The rhetoric not only brought Muslims together but it also helped communication and cooperation with other groups, including blacks and Hispanics, according to Shareef.
His mosque will soon send a letter to Trump to congratulate him on his victory but at the same time it will “encourage him to do what he had said about being the president of all Americans,” he said.
“If he is sincere about that,” Shareef said, “it is significant, because he never said anything close to that.”
While Trump made the promise to work for all Americans, his words have left many feeling unwanted in a diverse nation of about 330 million people.
Shareef said he understands the fears and concerns but hopes Muslims in government will give Trump a chance to become familiar with Muslim contributions to the U.S and urged his administration to engage with the Muslim community.
Secretary General Oussama Jammal of the U.S. Council of Muslim Organizations (USCMO), told Anadolu Agency he shares the concerns of the Muslim community following the election results.
Jammal heads one of the largest coalition of national, regional, and local Muslim groups and said if Trump appoints to his Cabinet members of his campaign team who orchestrated the rhetoric of hate against Muslims, the trend of Islamophobia could continue in the country.
“It is our sincere hope that negative campaign rhetoric is left behind in the upcoming phase, and that President-Elect Trump advocates for the rights of the American people regardless of gender, race or religious affiliation,” Jammal said.
The leader of the Council for American Islamic Relations (CAIR), the largest Muslims civil rights organization in the U.S., echoed Jammal.
“There is the fear that hate and anti-Muslim propaganda becomes policy implemented by President Trump,” Nihad Awad told Anadolu Agency while noting that a number of Trump’s advisers are well-known for hatred against Muslims.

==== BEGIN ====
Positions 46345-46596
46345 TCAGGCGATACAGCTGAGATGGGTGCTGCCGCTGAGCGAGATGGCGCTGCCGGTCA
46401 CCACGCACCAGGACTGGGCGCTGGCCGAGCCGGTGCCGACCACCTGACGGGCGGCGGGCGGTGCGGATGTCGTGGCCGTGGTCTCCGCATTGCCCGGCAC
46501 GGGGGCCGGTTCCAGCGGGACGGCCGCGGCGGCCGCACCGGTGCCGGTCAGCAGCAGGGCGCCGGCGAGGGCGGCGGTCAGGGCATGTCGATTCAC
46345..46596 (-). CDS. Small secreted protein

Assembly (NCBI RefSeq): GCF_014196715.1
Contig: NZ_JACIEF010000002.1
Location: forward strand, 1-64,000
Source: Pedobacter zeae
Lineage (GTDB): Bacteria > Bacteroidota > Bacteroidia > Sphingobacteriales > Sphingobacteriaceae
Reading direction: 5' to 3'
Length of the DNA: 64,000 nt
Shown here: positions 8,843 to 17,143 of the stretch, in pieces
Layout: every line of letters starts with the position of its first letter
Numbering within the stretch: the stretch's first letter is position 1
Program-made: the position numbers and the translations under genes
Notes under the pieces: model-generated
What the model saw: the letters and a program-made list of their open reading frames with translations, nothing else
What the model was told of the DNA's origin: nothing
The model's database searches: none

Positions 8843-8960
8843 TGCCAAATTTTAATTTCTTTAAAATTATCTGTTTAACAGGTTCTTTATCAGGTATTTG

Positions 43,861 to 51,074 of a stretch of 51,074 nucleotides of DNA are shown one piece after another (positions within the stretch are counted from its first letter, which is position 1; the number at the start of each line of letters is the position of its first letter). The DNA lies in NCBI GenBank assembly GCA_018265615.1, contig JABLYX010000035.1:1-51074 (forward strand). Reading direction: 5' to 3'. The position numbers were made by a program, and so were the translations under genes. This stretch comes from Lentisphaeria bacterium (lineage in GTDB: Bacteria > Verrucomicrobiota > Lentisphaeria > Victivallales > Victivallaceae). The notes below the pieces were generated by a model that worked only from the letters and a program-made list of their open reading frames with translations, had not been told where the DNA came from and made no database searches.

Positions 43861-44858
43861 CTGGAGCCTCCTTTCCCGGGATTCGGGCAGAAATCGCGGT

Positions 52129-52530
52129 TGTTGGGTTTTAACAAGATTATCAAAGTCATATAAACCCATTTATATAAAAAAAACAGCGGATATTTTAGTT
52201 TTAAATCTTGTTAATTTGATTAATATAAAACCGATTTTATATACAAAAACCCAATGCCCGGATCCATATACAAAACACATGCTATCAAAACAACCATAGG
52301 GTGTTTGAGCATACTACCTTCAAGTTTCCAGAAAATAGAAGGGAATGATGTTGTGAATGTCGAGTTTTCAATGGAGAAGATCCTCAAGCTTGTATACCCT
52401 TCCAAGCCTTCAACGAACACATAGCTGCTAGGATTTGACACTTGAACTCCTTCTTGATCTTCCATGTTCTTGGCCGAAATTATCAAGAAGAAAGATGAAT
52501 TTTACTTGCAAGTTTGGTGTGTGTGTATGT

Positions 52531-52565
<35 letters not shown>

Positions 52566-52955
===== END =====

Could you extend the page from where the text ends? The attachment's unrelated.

“Political targeting of the American Muslim community will be hallmark if those advisors continue to advise him,” he added.
Awad’s fears may started to become reality with the appointment of Steve Bannon, who was named Trump’s chief strategist on Sunday. CAIR promptly denounced the appointment of a man who it said headed an ultra conservative news website that “paint a dark and paranoid picture” of Muslims. Bannon also hosted a daily radio in which many guests “instigated fear and loathing of Muslims in America” and promoted “racist, anti-immigrant, and anti-Muslim content,” CAIR said in a statement.
Awad said Trump based his Muslim ban demand on a study by the Center for Security Policy — a think tank led by Fred Gaffney, who is well-known for espousing anti-Muslim propaganda.
Awad said that the organization is designated a hate group by the Southern Poverty Law Center — a nonprofit legal advocacy organization specializing in civil rights and the public interest.
The CAIR director believes some groups might find a platform to realize their “anti-Muslim bigotry” under a Trump administration.
“We will hold the new president to the highest standard in defending the rights of all those residing in our nation, as guaranteed by the Constitution,” Awad said as he called on Trump to distance his administration from hate groups.
In a monologue on Saturday Night Live, comic guest host Dave Chapelle said he is “wishing Donald Trump luck. And I’m going to give him a chance.” But he added, “And we, the historically disenfranchised, demand that he give us one, too.”
It was a sign that Trump faces an uphill climb as he sets to take the oath of office in January. Domestically, he will have to find a way to ease the fears of not only minority groups that are experiencing a lot of anxiety because of his win, but also the rest of a divided country, evinced by massive protests everyday since his victory.
Source – AA